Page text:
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Wednesday, February 1, 2006 - Page updated at 11:08 AM

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Guest columnist

Democrats need to focus on a coherent message

Special to The Times

A few weeks ago, I went to my neighborhood Starbucks and ordered a "tall drip" coffee. The attentive barista smiled. My teenage daughter then chirped up: "I'd like a grande chai tea latte with 1-percent milk, no water, at 140 degrees." The barista grabbed a pen.

This incident symbolizes what is wrong with today's Democratic Party. The Republicans have a very straightforward message: "We are the party of security and economic opportunity." The Democrats, by contrast, have so many ingredients in their message that you need a matrix to comprehend what they are all about.

As a former candidate for public office, I care deeply that the Democratic Party not only gets its messaging right, but that we look deeply into our history and our souls to understand who we are and how to go forward to reclaim majority status.

From the era of Franklin Delano Roosevelt, Democrats have won elections by being the party of the "Big Tent." Voters correctly identify Democrats with policies advancing economic justice, minority rights, personal freedoms, environmental stewardship and sensible security.

Party insiders criticized candidate John Kerry for having "too many messages," but what part of the Noah's Ark-sized Democratic platform should he have dropped? Given a choice between calling for civil liberties or a new energy policy or health-care reform or nuclear arms control, Kerry would invariably lengthen his speech by 10 minutes.

President Bush's message was not only simpler, but the themes linked together organically. His message of the virtue of "working hard" flows into "less government" and then flows back into "opportunity for everyone" which directly links to "freedom."

While many people snicker that Bush's demeanor and delivery are dim, they might consider that the GOP message is far more thematically coherent than the Democrats' "something for everyone" grab bag of policies and programs. Each individual Democratic proposal may have compelling merit, but the whole somehow adds up to less than the sum of the parts and I don't believe that this is the fault of Kerry or Howard Dean or any particular messenger.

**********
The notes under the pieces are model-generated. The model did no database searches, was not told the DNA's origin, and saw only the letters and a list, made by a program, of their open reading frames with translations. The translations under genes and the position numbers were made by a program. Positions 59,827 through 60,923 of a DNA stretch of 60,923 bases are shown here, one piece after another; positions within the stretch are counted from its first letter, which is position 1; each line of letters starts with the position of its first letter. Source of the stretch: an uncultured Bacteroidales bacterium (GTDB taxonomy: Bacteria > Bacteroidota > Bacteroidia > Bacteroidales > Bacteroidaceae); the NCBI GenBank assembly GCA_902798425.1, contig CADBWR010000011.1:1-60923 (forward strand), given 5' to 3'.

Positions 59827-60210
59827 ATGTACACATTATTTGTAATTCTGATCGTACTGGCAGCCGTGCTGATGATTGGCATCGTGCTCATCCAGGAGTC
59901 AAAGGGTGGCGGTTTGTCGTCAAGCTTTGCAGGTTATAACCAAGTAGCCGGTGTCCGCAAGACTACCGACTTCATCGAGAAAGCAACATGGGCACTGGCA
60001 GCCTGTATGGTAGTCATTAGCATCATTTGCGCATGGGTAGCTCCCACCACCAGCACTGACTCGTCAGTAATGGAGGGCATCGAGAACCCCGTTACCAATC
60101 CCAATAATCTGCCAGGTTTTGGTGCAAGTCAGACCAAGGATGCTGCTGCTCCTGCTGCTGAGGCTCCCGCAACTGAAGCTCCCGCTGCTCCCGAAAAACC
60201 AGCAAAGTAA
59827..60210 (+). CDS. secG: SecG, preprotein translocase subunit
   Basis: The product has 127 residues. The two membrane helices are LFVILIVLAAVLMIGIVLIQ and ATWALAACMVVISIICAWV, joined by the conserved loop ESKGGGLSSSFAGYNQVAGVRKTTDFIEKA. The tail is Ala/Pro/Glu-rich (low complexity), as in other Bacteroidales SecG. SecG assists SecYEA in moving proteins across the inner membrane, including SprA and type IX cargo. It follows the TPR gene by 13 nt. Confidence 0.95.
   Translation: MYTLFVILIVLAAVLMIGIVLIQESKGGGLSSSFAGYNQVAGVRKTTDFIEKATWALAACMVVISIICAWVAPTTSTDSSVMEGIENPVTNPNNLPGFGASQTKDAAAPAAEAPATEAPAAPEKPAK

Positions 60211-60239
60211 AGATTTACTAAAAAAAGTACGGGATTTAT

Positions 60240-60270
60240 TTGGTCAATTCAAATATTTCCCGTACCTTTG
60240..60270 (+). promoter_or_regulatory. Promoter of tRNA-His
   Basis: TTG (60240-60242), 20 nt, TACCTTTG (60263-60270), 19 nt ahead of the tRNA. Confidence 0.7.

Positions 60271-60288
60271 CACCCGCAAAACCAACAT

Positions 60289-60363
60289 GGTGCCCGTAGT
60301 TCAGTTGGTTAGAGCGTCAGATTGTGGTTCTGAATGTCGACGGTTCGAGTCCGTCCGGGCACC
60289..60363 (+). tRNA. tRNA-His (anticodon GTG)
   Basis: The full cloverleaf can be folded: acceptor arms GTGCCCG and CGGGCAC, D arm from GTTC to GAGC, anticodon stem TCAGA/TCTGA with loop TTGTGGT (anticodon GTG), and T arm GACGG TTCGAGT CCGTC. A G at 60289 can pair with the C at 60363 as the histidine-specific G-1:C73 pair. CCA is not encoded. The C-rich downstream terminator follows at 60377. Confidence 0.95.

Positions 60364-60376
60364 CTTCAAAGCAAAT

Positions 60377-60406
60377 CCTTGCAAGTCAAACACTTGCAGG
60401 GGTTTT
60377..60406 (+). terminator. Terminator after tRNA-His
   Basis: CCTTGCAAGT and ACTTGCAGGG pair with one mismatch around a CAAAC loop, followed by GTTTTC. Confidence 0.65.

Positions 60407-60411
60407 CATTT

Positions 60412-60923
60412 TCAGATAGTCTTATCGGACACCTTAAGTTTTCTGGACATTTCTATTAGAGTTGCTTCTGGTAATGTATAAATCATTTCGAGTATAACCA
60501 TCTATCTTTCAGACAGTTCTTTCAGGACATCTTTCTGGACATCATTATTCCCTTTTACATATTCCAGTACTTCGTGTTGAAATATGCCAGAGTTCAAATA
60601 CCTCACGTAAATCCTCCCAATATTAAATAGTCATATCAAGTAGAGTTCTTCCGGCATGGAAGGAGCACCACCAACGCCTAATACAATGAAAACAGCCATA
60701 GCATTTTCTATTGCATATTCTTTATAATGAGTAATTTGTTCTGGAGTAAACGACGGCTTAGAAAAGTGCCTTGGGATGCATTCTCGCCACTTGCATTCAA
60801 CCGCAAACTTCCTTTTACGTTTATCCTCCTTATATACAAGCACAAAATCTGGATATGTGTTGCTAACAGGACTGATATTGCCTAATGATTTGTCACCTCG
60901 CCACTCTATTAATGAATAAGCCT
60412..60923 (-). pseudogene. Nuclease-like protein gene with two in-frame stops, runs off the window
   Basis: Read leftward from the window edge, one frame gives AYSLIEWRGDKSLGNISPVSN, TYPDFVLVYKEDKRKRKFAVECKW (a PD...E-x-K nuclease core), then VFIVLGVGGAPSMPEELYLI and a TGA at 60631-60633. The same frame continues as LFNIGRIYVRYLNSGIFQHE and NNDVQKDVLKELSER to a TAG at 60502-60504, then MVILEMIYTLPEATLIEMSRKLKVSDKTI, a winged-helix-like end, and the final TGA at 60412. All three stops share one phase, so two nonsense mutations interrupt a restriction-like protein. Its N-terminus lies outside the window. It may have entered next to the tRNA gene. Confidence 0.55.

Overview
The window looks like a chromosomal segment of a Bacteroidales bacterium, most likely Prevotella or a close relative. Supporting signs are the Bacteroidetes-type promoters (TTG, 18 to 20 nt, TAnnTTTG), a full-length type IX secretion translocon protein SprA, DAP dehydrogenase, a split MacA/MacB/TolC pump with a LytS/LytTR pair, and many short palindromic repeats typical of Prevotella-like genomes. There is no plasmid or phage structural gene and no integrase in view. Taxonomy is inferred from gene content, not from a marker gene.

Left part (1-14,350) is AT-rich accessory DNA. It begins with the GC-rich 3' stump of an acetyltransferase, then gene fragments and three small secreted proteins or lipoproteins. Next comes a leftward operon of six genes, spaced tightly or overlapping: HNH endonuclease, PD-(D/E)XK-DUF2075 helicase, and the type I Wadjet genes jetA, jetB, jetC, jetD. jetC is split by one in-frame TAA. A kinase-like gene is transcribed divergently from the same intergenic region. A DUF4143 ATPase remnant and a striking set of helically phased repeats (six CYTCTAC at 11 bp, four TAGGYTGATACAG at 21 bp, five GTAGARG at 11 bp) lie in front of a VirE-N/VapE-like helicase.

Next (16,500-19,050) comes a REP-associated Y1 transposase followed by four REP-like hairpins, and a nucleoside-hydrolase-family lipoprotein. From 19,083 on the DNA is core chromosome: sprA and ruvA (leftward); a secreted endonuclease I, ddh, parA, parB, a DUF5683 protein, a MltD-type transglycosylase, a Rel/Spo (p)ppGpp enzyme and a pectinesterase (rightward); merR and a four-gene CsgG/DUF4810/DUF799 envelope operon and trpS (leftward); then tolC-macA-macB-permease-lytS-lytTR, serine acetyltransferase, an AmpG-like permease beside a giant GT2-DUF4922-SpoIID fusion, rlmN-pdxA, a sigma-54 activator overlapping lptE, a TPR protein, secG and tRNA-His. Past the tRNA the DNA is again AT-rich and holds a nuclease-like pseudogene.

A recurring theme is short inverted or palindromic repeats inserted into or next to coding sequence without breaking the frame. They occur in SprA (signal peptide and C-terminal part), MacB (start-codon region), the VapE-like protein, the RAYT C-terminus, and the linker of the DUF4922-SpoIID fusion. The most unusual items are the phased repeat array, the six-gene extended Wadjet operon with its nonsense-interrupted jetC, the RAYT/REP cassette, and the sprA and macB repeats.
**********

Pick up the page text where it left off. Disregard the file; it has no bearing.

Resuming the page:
The Democrats' Hydra-headed messaging dilemma is compounded by a powerful new trend in the way Americans process political news. Over the past 10 years, media outlets ranging from Web sites to cable news shows have proliferated like the "Sorcerer's Apprentice" brooms in "Fantasia." The success of one blog spawns five more. The shrillness of Fox host Bill O'Reilly gives rise to more imitators on the right and left. In such a diversified and noisy environment, simple messages cut through the clutter, while complex messages get picked apart, distorted and lost.

Karl Rove and the GOP brain trust recognize this trend and have continued to boil down their policy initiatives into coherent messages that are easy to remember and that resonate with people who are looking for a Pole Star as opposed to a map of the skies.

Will America's minority party be wise enough to stop complaining about "stolen elections" and start focusing on the concept of "focus"? We have many appealing things to say about the future of America. Yet, if we try to please every splinter group in order to gain one more electoral bloc, we wind up losing the center.

In a world increasingly dominated by sensory overload, effective speakers concentrate on identifying essential truths and conveying them to the voting public in the most direct manner. If we fail in this critical quest, we'll continue to feel like we win all the points in issues-oriented debates and scratch our heads wondering why we lose national elections that are decided by the forceful communication of fundamental themes.

Alex Alben is a high-tech executive. He was a Democratic candidate in 2004 in Washington's 8th Congressional District.

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